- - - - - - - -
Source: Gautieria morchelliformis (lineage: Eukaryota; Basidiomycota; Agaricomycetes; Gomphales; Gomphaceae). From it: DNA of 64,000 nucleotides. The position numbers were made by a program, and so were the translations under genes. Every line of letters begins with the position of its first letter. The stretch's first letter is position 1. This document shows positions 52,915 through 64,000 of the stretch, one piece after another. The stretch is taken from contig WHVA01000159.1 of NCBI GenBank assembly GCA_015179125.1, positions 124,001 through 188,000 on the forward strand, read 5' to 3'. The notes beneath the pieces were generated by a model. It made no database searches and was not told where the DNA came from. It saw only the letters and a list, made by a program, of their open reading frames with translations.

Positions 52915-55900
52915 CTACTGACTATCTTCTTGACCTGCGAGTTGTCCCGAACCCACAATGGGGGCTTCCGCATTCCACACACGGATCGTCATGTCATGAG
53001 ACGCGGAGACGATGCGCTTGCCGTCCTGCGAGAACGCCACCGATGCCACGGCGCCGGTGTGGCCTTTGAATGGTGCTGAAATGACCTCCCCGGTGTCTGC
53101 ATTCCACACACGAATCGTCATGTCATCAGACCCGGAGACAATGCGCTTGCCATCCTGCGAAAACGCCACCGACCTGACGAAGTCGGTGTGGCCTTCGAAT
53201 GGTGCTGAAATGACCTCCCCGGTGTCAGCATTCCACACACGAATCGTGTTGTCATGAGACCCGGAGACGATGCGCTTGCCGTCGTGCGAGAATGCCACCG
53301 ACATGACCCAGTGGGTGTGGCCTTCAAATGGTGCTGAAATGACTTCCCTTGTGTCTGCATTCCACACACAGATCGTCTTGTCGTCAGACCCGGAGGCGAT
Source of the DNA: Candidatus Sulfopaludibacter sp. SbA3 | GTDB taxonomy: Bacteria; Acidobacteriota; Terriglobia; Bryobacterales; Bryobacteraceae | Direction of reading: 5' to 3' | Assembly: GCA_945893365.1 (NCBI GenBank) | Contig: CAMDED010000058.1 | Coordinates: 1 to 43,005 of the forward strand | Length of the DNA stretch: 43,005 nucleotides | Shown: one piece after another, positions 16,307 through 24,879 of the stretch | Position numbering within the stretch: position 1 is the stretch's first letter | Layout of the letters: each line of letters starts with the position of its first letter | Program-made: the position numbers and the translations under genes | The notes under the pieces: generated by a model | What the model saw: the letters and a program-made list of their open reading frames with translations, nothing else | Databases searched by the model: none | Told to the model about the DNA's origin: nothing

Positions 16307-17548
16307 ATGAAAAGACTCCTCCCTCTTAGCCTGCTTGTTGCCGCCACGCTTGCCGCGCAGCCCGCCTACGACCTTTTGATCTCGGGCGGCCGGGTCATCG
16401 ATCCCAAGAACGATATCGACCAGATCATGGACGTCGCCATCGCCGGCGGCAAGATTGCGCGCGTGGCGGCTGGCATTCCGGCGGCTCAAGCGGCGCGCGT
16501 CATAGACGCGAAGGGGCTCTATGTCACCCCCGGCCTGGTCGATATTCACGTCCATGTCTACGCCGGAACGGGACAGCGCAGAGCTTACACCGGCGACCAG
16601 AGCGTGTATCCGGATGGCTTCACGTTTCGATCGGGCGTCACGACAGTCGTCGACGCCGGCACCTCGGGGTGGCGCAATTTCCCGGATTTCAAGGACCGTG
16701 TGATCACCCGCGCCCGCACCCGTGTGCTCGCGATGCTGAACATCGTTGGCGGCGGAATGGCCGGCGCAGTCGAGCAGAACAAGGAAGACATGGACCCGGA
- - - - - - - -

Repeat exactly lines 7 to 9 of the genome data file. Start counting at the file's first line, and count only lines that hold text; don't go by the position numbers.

53301 ACATGACCCAGTGGGTGTGGCCTTCAAATGGTGCTGAAATGACTTCCCTTGTGTCTGCATTCCACACACAGATCGTCTTGTCGTCAGACCCGGAGGCGAT
Source of the DNA: Candidatus Sulfopaludibacter sp. SbA3 | GTDB taxonomy: Bacteria; Acidobacteriota; Terriglobia; Bryobacterales; Bryobacteraceae | Direction of reading: 5' to 3' | Assembly: GCA_945893365.1 (NCBI GenBank) | Contig: CAMDED010000058.1 | Coordinates: 1 to 43,005 of the forward strand | Length of the DNA stretch: 43,005 nucleotides | Shown: one piece after another, positions 16,307 through 24,879 of the stretch | Position numbering within the stretch: position 1 is the stretch's first letter | Layout of the letters: each line of letters starts with the position of its first letter | Program-made: the position numbers and the translations under genes | The notes under the pieces: generated by a model | What the model saw: the letters and a program-made list of their open reading frames with translations, nothing else | Databases searched by the model: none | Told to the model about the DNA's origin: nothing

Positions 16307-17548